Right gastric vein

Last revised by Rohit Sharma on 24 May 2022

The right gastric vein, also known as pyloric vein, forms part of the venous drainage network of the stomach and proximal duodenum. It is a tributary of the portal vein.

The right gastric vein courses parallel to the right gastric artery adjacent to the lesser curvature of the stomach 6.

The right gastric vein originates from the confluence of more diminutive venous tributaries emanating from the lesser curvature of the stomach. It travels in tandem with its namesake artery, coursing rightward through folds of lesser omentum, draining the prepyloric vein as it courses over the pylorus 5.

It commonly drains into the main (or left) portal vein behind the first part of the duodenum.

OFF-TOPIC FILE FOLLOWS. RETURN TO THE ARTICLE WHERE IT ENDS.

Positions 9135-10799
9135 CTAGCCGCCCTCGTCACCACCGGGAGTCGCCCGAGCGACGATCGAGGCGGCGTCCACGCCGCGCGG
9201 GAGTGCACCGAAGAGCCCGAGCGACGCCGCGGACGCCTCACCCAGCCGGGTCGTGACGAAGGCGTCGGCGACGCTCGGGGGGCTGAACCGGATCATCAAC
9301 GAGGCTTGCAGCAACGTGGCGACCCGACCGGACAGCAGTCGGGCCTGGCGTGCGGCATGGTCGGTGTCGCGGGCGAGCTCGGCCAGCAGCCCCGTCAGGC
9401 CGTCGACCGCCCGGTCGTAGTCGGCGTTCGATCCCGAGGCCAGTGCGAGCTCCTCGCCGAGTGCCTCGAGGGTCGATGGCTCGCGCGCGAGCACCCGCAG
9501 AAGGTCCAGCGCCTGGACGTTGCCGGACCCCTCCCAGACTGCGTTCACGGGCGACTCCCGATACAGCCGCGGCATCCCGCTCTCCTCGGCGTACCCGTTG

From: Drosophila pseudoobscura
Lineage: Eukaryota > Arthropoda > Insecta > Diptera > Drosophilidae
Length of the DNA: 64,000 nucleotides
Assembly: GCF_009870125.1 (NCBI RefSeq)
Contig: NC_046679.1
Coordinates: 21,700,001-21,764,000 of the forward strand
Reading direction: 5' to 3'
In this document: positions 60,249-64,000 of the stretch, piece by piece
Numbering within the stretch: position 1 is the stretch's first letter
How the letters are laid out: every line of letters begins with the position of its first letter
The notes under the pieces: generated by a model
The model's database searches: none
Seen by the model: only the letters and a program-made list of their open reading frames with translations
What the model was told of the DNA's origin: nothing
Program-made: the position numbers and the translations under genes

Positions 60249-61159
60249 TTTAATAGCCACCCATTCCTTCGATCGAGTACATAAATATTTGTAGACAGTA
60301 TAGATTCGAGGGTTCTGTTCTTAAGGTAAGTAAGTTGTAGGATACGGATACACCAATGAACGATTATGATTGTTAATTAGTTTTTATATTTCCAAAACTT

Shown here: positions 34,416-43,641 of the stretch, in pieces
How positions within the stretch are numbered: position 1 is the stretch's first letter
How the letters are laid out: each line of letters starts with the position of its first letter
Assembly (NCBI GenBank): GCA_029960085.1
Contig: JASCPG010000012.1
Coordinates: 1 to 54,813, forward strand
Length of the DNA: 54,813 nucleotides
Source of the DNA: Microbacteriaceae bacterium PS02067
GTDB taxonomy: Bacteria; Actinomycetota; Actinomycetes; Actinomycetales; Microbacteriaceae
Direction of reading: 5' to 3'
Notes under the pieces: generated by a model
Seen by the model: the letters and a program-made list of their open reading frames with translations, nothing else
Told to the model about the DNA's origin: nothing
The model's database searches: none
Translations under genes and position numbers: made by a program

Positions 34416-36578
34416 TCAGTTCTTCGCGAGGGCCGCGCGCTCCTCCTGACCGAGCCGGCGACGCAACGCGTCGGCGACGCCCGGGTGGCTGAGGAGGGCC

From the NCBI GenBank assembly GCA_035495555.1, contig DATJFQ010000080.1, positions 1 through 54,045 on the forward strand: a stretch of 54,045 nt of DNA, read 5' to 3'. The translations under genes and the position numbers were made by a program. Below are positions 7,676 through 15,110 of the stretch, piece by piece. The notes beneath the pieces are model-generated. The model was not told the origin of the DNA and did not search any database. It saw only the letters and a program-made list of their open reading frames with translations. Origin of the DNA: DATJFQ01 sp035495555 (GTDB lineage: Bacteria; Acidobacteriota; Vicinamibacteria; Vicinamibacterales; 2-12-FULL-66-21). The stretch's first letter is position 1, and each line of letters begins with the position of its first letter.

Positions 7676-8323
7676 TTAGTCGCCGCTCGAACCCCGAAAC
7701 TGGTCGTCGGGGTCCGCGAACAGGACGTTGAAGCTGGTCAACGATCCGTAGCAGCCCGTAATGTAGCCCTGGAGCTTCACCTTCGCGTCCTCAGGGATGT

The right gastric vein demonstrates significant anatomical variation, reported to occur in 1.5-49% of patients, more commonly than variant anatomy of the left gastric vein. Variations in structure, origin, and termination (often referred to as aberrant right gastric venous anatomy) have been described in the following patterns 4

  • terminating in a peripheral portal venous branch
    • may appear as a single, well-delineated channel
    • alternatively, may anastomose via collateralisation
      • meeting the recipient vessel in an end-to-side or end-to-end manner
  • direct drainage into the liver parenchyma
    • as manifest angiographically by a superficial blush in the hepatic parenchyma 4
    • patterns with single 10 and multiple sites of drainage have been observed
  • ramification into a perivascular network prior to drainage into a segmental or sectional portal venous branch
  • surgical anatomical considerations
    • vessel identification and ligation may be required prior to adjacent lymph node dissection 8
  • metastasis
  • recognition of associated hepatic parenchymal anomalies 9

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